Before NASA even existed, science-fiction writer Arthur C. Clarke in 1945 imagined spacecraft that could send messages back to Earth using beams of light. After decades of setbacks and dead ends, the technology to do this is finally coming of age.
Two spacecraft set for launch in the coming weeks will carry lasers that allow data to be transferred faster than ever before. One, scheduled for take-off on 5 September, is NASA’s Lunar Atmosphere and Dust Environment Explorer (LADEE), a mission that will beam video and scientific data from the Moon. The other, a European Space Agency (ESA) project called Alphasat, is due to launch on 25 July, and will be the first optical satellite to collect large amounts of scientific data from other satellites.
“This is a big step forward,” says Hamid Hemmati, a specialist in optical communications at NASA’s Jet Propulsion Laboratory in Pasadena, California. “Europe is going beyond demonstrations for the first time and making operational use of the technology.”
These lasers could provide bigger pipes for a coming flood of space information. New Earth-observation satellites promise to deliver petabytes of data every year. Missions such as the Mars Reconnaissance Orbiter (MRO) already have constraints on the volume of data they can send back because of fluctuations in download rates tied to a spacecraft’s varying distance from Earth. “Right now, we’re really far from Earth, so we can’t fit as many images in our downlink,” says Ingrid Daubar, who works on the MRO’s HiRISE camera at the University of Arizona in Tucson. Laser data highways could ultimately allow space agencies to kit their spacecraft with more sophisticated equipment, says John Keller, deputy project scientist for NASA’s Lunar Reconnaissance Orbiter (LRO). That is not yet possible, he says. “We’re limited by the rate at which we can download the data.”
Today’s spacecraft send and receive messages using radio waves. The frequencies used are hundreds of times higher than those put out by music stations on Earth and can cram in more information, allowing orbital broadcasts to transmit hundreds of megabits of information per second. Lasers, which operate at higher frequencies still, can reach gigabits per second (see ‘Tuned in’). And unlike the radio portion of the electromagnetic spectrum, which is crowded and carefully apportioned, optical wavelengths are underused and unregulated.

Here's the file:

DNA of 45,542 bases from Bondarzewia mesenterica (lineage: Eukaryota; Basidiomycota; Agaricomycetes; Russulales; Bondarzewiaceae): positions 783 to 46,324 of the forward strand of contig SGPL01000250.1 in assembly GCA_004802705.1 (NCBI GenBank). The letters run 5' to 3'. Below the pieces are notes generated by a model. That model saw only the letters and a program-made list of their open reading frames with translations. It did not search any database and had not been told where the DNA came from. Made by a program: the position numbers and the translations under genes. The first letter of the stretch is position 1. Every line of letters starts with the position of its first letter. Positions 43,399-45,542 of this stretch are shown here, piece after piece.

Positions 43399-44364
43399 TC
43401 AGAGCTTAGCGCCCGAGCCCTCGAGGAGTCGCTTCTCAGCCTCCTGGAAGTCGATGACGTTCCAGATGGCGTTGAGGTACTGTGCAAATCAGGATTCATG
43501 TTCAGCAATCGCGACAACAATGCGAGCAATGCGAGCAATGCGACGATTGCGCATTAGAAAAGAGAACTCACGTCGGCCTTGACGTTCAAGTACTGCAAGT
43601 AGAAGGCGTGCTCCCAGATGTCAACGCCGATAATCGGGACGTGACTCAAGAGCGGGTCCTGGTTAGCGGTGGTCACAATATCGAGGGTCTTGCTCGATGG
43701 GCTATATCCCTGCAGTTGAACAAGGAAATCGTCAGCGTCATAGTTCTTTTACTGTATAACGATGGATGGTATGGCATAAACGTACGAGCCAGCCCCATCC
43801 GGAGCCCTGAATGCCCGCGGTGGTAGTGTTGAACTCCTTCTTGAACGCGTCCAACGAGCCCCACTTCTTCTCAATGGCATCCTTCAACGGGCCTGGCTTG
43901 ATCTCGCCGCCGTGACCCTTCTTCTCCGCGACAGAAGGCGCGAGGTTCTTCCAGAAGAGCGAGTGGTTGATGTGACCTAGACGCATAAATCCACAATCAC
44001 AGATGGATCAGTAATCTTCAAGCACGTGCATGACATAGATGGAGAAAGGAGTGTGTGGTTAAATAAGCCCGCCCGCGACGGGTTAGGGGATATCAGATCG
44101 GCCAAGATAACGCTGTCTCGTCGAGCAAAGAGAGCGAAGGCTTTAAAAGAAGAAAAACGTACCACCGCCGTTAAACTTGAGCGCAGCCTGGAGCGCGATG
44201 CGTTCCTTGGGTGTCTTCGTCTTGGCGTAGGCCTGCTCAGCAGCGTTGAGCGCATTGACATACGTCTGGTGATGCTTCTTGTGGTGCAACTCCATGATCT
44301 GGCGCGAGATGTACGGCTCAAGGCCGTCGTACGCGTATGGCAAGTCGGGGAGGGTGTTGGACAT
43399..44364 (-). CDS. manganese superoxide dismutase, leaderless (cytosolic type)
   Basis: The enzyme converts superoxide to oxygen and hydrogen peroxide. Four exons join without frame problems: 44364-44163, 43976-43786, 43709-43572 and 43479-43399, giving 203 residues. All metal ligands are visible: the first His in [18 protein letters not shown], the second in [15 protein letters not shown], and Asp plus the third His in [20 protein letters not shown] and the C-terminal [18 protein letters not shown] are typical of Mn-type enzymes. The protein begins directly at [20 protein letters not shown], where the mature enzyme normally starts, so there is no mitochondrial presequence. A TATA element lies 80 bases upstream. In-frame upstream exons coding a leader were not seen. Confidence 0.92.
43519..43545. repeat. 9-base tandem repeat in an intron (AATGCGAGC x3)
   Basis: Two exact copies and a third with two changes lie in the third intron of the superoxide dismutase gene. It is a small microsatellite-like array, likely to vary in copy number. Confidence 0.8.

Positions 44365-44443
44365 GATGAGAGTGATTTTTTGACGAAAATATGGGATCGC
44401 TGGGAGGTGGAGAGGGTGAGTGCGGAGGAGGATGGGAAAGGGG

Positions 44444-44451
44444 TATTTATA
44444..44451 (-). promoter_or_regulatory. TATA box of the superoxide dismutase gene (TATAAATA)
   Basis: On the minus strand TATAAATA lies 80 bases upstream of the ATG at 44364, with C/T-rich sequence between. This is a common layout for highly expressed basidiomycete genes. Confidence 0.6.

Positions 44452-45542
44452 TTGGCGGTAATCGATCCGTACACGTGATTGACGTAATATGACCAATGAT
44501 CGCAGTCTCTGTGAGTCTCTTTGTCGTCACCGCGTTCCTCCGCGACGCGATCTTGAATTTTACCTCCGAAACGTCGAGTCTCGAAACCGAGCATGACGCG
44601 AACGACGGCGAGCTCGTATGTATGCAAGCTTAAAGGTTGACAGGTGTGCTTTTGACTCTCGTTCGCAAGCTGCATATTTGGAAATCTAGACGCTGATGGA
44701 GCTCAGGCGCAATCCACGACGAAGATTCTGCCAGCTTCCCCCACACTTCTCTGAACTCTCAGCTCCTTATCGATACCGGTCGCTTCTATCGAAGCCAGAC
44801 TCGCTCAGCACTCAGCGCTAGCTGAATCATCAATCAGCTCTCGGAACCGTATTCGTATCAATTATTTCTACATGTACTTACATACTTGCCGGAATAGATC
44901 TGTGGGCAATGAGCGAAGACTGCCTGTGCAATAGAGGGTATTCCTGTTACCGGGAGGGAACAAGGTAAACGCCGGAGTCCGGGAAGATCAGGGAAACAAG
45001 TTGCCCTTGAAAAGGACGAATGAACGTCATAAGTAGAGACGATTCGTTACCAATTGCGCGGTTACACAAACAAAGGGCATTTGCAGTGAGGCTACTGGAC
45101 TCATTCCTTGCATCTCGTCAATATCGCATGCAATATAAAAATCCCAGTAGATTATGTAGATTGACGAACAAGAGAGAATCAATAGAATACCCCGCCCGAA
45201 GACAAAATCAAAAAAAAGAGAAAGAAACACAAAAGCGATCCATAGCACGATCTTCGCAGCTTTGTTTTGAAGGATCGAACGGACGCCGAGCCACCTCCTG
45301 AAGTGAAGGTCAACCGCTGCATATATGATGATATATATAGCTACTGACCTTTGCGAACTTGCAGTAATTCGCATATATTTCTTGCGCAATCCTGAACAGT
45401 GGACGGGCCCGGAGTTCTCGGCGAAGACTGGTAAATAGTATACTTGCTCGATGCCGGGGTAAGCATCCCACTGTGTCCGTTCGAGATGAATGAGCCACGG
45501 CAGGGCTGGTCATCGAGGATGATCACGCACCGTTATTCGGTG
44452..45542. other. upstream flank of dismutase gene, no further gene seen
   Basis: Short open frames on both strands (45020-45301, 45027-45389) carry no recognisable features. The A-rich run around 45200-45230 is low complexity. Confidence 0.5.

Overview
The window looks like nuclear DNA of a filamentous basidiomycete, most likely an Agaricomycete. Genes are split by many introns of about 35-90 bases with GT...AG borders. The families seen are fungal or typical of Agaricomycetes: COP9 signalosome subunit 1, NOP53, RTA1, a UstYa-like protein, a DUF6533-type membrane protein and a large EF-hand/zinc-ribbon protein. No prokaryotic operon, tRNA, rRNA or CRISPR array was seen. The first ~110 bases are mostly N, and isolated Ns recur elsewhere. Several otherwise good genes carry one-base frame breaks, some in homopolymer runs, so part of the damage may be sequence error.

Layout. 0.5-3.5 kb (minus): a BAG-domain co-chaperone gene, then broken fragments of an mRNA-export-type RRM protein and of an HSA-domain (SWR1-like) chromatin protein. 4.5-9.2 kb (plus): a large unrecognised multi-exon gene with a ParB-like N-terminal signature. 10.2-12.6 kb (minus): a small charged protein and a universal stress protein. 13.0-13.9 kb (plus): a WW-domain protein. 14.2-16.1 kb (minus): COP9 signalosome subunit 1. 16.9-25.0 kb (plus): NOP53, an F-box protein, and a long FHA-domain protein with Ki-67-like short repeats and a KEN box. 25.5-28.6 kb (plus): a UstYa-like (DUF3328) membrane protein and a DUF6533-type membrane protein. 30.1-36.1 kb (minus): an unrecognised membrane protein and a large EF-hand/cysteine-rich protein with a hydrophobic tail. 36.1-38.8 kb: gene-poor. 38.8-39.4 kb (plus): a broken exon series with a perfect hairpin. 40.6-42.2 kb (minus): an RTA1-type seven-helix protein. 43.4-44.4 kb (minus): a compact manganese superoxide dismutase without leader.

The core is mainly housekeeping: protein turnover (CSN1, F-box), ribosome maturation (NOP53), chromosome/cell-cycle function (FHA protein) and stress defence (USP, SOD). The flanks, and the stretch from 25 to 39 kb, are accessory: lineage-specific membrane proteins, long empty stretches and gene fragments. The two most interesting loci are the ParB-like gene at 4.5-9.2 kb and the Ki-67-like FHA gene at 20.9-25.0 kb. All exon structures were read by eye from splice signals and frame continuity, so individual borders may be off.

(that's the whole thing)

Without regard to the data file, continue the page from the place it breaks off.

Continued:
Efforts to develop laser communication systems struggled for much of the twentieth century: weak lasers and problematic detectors derailed project after project. But recent advances in optics have begun to change the situation. “The technology has matured,” says Frank Heine, chief scientist at Tesat-Spacecom, a company based in Backnang, Germany.
In the 1980s, Europe took advantage of improved lasers and optical detectors to begin work on its first laser communication system, the Semiconductor Laser Intersatellite Link Experiment (SILEX). Equipped with the system, the ESA satellite Artemis received 50 megabits of information per second from a French satellite in 2001and then exchanged messages with a Japanese satellite in 2005. The project taught engineers how to stabilize and point a laser in space. But it was abandoned after its intended application — a constellation of satellites to provide Internet services — was dropped in favor of the network of fiber-optic cables now criss-crossing the globe.
Since then, Heine’s team at Tesat-Spacecom has created a laser terminal for satellite-to-satellite communication, at a cost to the German Aerospace Center of €95 million (US$124 million). The laser, amplified by modern fiber-optic technology, achieves a power of watts — compared with the tens of milliwatts reached by SILEX. In 2008, terminals mounted on two satellites transferred information at gigabits per second over a few thousand kilometers.